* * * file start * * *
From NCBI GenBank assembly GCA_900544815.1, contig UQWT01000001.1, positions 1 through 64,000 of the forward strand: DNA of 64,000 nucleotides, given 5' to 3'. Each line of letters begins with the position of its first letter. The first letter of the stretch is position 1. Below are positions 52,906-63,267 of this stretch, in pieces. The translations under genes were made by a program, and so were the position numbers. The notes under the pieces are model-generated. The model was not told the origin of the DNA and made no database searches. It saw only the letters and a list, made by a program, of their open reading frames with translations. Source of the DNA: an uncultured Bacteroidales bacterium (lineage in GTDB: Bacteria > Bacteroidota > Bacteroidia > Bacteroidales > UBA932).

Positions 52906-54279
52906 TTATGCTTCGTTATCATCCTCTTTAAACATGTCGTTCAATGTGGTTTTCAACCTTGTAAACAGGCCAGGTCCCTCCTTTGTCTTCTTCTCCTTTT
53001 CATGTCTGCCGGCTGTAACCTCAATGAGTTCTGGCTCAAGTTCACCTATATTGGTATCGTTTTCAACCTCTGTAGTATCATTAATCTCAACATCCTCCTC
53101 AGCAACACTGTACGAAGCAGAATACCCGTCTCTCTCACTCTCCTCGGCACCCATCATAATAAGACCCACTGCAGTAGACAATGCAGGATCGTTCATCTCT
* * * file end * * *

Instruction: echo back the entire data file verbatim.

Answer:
From NCBI GenBank assembly GCA_900544815.1, contig UQWT01000001.1, positions 1 through 64,000 of the forward strand: DNA of 64,000 nucleotides, given 5' to 3'. Each line of letters begins with the position of its first letter. The first letter of the stretch is position 1. Below are positions 52,906-63,267 of this stretch, in pieces. The translations under genes were made by a program, and so were the position numbers. The notes under the pieces are model-generated. The model was not told the origin of the DNA and made no database searches. It saw only the letters and a list, made by a program, of their open reading frames with translations. Source of the DNA: an uncultured Bacteroidales bacterium (lineage in GTDB: Bacteria > Bacteroidota > Bacteroidia > Bacteroidales > UBA932).

Positions 52906-54279
52906 TTATGCTTCGTTATCATCCTCTTTAAACATGTCGTTCAATGTGGTTTTCAACCTTGTAAACAGGCCAGGTCCCTCCTTTGTCTTCTTCTCCTTTT
53001 CATGTCTGCCGGCTGTAACCTCAATGAGTTCTGGCTCAAGTTCACCTATATTGGTATCGTTTTCAACCTCTGTAGTATCATTAATCTCAACATCCTCCTC
53101 AGCAACACTGTACGAAGCAGAATACCCGTCTCTCTCACTCTCCTCGGCACCCATCATAATAAGACCCACTGCAGTAGACAATGCAGGATCGTTCATCTCT